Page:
Nightly News   |  September 18, 2013

DC police chief: Consoling families ‘a really important part of our job’

Washington, D.C.’s first female police chief describes the difficult days following the Navy Yard shooting that killed 12, and the importance of having empathy while working as a police officer. NBC’s Jeff Rossen reports.

Share This:

This content comes from Closed Captioning that was broadcast along with this program.

>>> the nation went through tragedy this week and a woman in a big, visible job in washington was tested on the job as we all watched. she is the police chief in the nation's capital, chief lanier . she went into action along with her entire force when the deadly shooting erupted at the complex of buildings known as the washington navy yard . she's a single mother and the first woman in that job. today she sat down with nbc's jeff rossen to talk about all of it.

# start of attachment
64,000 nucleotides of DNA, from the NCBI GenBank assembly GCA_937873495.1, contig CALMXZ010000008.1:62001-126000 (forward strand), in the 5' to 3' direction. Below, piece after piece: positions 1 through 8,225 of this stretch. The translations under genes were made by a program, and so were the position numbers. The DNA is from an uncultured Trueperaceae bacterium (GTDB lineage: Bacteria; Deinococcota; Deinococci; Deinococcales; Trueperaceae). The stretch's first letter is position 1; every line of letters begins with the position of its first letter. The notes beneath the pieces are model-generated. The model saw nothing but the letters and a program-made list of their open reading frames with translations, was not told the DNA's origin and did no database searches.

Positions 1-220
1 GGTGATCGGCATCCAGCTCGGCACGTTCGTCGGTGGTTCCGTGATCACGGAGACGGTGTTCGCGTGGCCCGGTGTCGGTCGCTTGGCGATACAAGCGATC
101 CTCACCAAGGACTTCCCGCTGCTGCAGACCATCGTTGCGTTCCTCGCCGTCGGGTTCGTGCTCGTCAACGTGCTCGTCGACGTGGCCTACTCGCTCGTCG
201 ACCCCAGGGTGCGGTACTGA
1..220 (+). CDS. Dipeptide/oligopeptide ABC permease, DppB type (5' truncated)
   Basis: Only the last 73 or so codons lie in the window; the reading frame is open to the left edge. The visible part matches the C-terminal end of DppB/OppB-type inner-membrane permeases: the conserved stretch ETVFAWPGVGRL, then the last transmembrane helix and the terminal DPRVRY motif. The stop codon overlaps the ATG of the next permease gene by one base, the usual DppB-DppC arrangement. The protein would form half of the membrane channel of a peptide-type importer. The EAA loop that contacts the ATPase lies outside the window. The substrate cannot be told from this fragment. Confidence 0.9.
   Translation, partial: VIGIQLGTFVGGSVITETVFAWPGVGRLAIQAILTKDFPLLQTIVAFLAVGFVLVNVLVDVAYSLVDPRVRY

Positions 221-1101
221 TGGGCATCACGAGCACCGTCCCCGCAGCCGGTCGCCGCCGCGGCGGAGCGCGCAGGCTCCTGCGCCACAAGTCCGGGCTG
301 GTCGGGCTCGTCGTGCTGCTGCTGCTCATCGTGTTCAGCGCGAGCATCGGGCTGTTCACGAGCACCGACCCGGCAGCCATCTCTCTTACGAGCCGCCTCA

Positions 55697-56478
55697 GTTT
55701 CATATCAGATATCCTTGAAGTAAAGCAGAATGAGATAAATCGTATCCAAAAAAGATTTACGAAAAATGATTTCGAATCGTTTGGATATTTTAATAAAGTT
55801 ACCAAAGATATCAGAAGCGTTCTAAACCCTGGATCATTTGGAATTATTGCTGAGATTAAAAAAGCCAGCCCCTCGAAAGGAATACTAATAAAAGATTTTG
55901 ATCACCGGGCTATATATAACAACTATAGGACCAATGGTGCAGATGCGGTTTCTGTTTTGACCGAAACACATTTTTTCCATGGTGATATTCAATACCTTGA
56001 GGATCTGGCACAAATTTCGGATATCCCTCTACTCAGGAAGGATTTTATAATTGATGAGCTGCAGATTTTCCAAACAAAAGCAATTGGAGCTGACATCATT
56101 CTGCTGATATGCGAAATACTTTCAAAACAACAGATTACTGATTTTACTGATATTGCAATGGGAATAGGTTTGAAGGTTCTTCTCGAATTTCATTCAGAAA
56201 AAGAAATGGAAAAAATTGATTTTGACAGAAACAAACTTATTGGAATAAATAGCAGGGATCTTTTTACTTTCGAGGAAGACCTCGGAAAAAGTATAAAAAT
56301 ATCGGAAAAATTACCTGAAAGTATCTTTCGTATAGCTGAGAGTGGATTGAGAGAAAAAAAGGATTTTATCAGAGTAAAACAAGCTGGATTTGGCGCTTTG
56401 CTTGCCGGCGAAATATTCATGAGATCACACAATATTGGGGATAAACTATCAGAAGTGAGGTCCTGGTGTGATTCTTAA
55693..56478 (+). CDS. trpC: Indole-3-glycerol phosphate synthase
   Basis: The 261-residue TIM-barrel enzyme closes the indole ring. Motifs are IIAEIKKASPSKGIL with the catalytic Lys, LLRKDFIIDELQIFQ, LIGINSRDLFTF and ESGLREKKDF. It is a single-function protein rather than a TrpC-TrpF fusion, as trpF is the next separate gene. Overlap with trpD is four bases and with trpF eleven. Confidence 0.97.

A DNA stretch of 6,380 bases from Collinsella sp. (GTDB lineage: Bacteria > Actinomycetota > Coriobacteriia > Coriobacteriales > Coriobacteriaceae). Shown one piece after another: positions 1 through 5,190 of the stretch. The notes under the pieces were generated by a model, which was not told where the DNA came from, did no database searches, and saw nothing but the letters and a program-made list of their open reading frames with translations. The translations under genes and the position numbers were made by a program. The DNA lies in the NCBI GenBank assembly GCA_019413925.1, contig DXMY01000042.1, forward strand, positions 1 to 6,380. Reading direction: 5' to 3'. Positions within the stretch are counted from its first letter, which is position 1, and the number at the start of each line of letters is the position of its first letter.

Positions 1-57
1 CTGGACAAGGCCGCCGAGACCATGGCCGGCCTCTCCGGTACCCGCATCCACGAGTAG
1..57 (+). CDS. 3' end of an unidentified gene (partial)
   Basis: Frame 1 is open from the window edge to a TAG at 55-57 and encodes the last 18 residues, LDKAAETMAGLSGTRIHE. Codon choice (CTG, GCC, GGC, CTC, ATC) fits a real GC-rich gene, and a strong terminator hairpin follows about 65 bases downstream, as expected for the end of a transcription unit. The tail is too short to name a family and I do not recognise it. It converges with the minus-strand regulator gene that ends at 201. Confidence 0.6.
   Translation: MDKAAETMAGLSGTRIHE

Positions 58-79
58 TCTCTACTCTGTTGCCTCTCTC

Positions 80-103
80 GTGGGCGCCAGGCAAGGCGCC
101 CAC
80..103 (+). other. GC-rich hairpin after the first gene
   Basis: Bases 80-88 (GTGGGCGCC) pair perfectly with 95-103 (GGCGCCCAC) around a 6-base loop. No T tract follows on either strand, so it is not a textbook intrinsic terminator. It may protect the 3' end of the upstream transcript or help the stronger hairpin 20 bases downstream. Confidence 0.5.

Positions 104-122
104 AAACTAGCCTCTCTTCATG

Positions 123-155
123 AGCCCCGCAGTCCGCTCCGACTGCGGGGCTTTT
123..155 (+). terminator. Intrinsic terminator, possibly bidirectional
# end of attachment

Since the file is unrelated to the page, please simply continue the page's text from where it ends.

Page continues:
>> chief on deck.

>> reporter: for washington , d.c.'s police chief , these are long days. trying to put her city back together. have you had time to stand back and reflect on the enormity of this?

>> yes. last night, you know, late in the evening is, i think, when it really started to dawn on me, you know. you start thinking about 12 people went to work the morning before and didn't come home.

>> reporter: chief lanier was in her car when the call came in. she was on scene within minutes. many of these victims are husbands and wooives, mothers and fathers. how do you begin to console a family.

>> it's an important part of our jobs that sometimes gets overlooked. you put your arm around them and say, i'm sorry for your loss.

>> reporter: as d.c.'s first female police chief , what perspective do you bring to something like this or the job in general?

>> well, i think women and men do some things differently. some things we don't.

>> reporter: differences, she said, that were on oh full display in the chaos as chief lanier comforted a fellow officer.

>> he walked over and said i was one of the first teams in. i could see on his face how emotional it was for him and how he felt. so my first instinct is to put my arms around him, give him a hug and say, you did what you had to do, you're okay.

>> reporter: compassion the city needs right now. jeff rossen , nbc news, washington .